It all starts with being in tune (and in time, but that's another article for another day). And yes, I'm aware that basically every mobile phone can also be a tuner, that clip on tuners are cheap and ubiquitous, that tuners are built in to every modelling amp and multi FX.. I'm just – old. Indulge me.
Anyway, if you've got any experience tuning by ear you're probably familiar with the “fifth fret” method – match the pitch of open higher string to the fifth fret note on the lower string (except for the G and B strings where you tune the B to the fourth fret of the G) – and the harmonic method, whereby you match the seventh fret harmonic on the higher string to the fifth fret harmonic on the lower one, excepting the G and B strings.
Both these methods are flawed, however, and for one simple reason. They tune in pairs, E to B, B to G and so on. This means that any slight flaws in tuning will be picked up and amplified as you go across the strings, meaning that by the time you're finished tuning the whole thing can be just out by enough to set your toes curling.
So, a better alternative? One that doesn't require batteries – we're being purist here. Well yes, and the idea is incredibly simple – tune everything from ONE single reference point. We can also cross reference to ensure good intonation (ensuring that the guitar is in tune all the way across the fretboard).
Start with the high (in pitch) E string. Get this one roughly right and we'll go from there. We usually find higher notes easier to hear, so it makes sense to start at the top.
To tune the B, match the 5th fret to the open E string and then cross reference using the 12th fret harmonic on the B matched to the 7th fret on the E.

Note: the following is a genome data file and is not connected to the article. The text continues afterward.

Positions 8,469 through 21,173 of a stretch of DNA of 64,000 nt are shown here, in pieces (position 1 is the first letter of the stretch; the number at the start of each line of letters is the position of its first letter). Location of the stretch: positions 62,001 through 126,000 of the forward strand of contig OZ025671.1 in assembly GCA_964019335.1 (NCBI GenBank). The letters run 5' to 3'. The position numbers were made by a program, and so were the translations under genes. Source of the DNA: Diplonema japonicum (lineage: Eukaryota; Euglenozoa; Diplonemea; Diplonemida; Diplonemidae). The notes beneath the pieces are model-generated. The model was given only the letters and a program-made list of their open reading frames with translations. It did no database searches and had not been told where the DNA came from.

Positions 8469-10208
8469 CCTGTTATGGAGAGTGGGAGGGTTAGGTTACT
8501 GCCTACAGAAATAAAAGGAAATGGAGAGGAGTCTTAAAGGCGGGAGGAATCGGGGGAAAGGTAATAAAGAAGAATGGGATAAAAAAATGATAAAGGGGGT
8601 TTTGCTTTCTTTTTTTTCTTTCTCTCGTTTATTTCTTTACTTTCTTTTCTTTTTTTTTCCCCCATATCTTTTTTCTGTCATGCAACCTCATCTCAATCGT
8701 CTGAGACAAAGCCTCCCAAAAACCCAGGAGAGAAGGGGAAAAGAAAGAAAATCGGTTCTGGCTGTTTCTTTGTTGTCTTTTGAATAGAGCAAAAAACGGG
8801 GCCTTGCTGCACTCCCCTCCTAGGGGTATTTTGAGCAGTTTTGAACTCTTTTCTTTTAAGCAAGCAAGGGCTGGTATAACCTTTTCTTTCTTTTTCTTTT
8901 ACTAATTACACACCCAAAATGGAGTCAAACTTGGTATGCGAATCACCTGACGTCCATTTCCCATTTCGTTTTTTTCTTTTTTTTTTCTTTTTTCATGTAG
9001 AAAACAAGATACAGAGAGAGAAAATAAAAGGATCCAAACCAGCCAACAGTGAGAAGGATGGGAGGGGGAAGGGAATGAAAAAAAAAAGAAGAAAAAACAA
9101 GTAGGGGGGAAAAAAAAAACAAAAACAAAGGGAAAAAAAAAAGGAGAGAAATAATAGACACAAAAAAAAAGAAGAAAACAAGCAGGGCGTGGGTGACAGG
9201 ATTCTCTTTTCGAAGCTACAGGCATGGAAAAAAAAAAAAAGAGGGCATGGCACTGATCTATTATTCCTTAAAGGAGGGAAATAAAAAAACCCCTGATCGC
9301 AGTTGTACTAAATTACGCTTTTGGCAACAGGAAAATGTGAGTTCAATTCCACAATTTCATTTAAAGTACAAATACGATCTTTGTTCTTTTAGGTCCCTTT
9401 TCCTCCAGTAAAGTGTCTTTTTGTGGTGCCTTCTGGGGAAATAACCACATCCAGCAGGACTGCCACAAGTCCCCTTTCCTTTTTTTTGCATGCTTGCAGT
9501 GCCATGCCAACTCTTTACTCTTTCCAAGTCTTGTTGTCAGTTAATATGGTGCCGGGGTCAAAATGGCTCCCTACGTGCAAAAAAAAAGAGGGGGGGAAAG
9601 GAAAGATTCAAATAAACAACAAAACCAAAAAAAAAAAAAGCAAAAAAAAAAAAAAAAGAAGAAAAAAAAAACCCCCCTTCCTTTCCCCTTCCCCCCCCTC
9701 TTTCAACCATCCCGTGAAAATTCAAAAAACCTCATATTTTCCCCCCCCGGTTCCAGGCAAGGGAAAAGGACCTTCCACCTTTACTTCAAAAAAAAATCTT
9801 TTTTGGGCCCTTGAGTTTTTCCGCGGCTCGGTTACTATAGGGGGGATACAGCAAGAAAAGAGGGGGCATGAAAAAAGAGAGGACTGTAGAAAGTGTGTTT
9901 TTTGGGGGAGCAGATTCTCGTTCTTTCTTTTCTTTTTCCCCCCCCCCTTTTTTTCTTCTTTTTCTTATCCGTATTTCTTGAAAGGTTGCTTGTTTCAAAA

For the G, match the 9th fret to the open E and cross reference with the 12th fret G harmonic with the 3rd fret E.
For the D, you want the 14th fret note matched to the open E and cross reference with the 5th fret D harmonic with 10th fret E.
For the A, pitch the 19th fret note against the open E and cross reference with the 5th fret harmonic on the A string against the 5th fret top E.
Lastly, for the low E, the simplest reference is to check the open string, 12th and 5th fret harmonics against the open top E.
The result? Perfect tuning with a side order of intonation accuracy too. Check the whole thing with an open G chord – it's instantly recognisable sweet melodic sound will reveal any inconsistencies, and the fact that the voicing covers all six strings means that there's nowhere for any sour notes to hide!
Learning to tune by ear will also help you to control your bends better, and highlight any technical errors (for example, a common mistake is a poor thumb grip causing strings to be pulled down towards the ground when the player plays a barre chord, causing the notes to be pulled ever-so-slightly sharp... just enough to put the listeners teeth on edge!
So, here's wishing you accurate intonation and perfect tuning until next month!